> word "logic".
>
> There is really no point in taking just some mathematical ideas - and not
> others - and throwing them into the "logic".
I perfectly agree that the word "logic" is frequently used in a careless
way, and it is often confused with what you call "semantic framework"
(which is, I guess, a formal language + some semantics for it).
In general, a logical system consists of a (formal) language,
and consequence relations defined on its (either semantically or
proof-theoretically, or even by some other method). These
consequence relation(s) should be closed under uniform substitions.
(I guess this is what you meant by "full substitutability". Again
I perfectly agree that this is an absolutely necessary criterion,
even though it is somewhat vague. The notion of "substitution" of
formulas used in first-order languages is not identical
to that used in propositional languages - and I do not
know any general, language-independent definition of
"full substitutability"). ZFC fails even this test.
Now I agree also that to deserve the name LOGIC even this is not
enough. A real logic should indeed, as you say below (and I cannot
agree more), be neutral to subject matter. So it seems that the
main thing we dont agree about is what concepts are "neutral".
To me it seems clear that the thinking process that leads
from "on" to "above", or from "child of" to "descendant", and the
inductive reasaoning that this process involves, are no less
neutral than "for all" or "exists". It is completely universal.
Now in a non-mathematical discourse it is usually expressed
by the words "and so on", or by what I call the logic of "...".
Ancestral logic captures exactly this, and so is (in my opinion)
no less neutral than FOL.
> On the other hand, if you have hardly anything - say propositional logic
> only - then the "logic" doesn't do the job it is supposed to do for
> foundations of mathematics. Specifically, one cannot use it to "formalize
> mathematics".
And FOL does not do the job either. Again: it is inadeqate for dealing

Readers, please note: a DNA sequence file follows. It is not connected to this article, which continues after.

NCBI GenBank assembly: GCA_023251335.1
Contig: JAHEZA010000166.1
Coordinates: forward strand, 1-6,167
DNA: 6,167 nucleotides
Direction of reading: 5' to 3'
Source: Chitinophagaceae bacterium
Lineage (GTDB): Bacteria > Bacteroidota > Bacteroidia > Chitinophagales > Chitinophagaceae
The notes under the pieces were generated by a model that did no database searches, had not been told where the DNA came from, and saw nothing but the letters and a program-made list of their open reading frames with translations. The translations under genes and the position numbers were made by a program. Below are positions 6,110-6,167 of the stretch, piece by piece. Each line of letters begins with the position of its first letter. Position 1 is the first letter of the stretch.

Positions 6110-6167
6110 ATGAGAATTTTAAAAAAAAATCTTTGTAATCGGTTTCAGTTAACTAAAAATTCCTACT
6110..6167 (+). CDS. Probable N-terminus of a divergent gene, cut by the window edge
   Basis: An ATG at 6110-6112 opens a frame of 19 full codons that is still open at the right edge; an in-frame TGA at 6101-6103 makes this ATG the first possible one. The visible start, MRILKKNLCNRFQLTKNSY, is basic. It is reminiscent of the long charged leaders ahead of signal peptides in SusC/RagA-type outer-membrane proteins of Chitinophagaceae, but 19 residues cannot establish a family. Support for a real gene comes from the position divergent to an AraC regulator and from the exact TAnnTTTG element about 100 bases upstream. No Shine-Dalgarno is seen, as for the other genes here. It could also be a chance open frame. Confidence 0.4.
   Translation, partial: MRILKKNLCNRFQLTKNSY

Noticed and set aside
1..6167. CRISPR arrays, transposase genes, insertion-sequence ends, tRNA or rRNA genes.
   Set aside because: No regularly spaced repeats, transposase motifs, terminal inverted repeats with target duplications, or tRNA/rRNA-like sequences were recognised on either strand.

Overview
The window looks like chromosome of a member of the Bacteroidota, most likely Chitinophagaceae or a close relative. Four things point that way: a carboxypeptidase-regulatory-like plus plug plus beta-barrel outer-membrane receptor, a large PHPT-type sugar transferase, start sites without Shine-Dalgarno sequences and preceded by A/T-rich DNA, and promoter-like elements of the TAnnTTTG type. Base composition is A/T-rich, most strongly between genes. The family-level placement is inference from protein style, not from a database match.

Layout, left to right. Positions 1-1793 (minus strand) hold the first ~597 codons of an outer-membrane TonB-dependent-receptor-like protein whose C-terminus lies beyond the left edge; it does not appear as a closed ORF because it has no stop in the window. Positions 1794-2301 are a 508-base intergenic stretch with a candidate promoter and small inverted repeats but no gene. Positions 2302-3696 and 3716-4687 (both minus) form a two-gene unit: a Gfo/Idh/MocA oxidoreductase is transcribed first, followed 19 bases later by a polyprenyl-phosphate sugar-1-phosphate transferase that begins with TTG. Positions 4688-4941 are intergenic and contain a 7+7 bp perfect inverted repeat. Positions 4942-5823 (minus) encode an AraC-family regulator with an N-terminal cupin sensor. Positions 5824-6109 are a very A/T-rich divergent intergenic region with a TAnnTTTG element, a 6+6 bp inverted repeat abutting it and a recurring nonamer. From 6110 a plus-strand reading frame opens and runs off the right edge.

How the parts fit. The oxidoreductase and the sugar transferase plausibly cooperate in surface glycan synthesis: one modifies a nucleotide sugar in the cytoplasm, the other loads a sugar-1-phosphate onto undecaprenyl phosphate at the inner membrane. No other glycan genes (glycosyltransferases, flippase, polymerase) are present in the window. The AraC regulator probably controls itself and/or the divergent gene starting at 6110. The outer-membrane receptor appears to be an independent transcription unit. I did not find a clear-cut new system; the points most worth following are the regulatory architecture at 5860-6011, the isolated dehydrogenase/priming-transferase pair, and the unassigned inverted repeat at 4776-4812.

with the most basic concepts of mathematics: the natural numbers,
strings of symbols, formal proofs, etc.
The *minimal* requirement from a logic that does the job is that
it provides all the means for defining and reasoning without
which one cannot even start to talk about formal systems
and proofs. Ancestral logic is the minimal logic that meets
this condition, and it is understood, accepted and used by
everyone (whatever her/his philosophical views are). Hence it
should be a part of any logic for FOM (or any other discipline).
Let me add that I know
no stronger logic that is also understood, accepted and used by
everyone. Thus at least I cannot accept second-order "logic" as a logic,
because I am not a platonist, while the quantification
in 2nd order logic involves ontological commitments
to a definite world of sets (or "properties" or whatever).
This means, first of all, that 2nd-order logic is *not* neutral.
For me it is also not reliable enough, because I am not sure
what are the entities it talks about.
> Therefore one is led to the notion of the "logic" being neutral to subject
> matter, putting the non neutral stuff outside the "logic", e.g., into the
> axioms for mathematics.
>
> This leads to a notion of "full substitutability" which FOL satisfies.
> However, presumably, anything parading as a "logic" that has "full
> substitutability" is reducible to FOL in the sense appropriate for this
> discussion.
I do not know what is this sense. Can you elaborate? Thus ancestral
logic has "full substitutability" (if I understand correctly
what you mean by this. If not - please explain this notion),
and it is not reducible to FOL in any sense that *I* would
find appropriate for this discussion.
Arnon Avron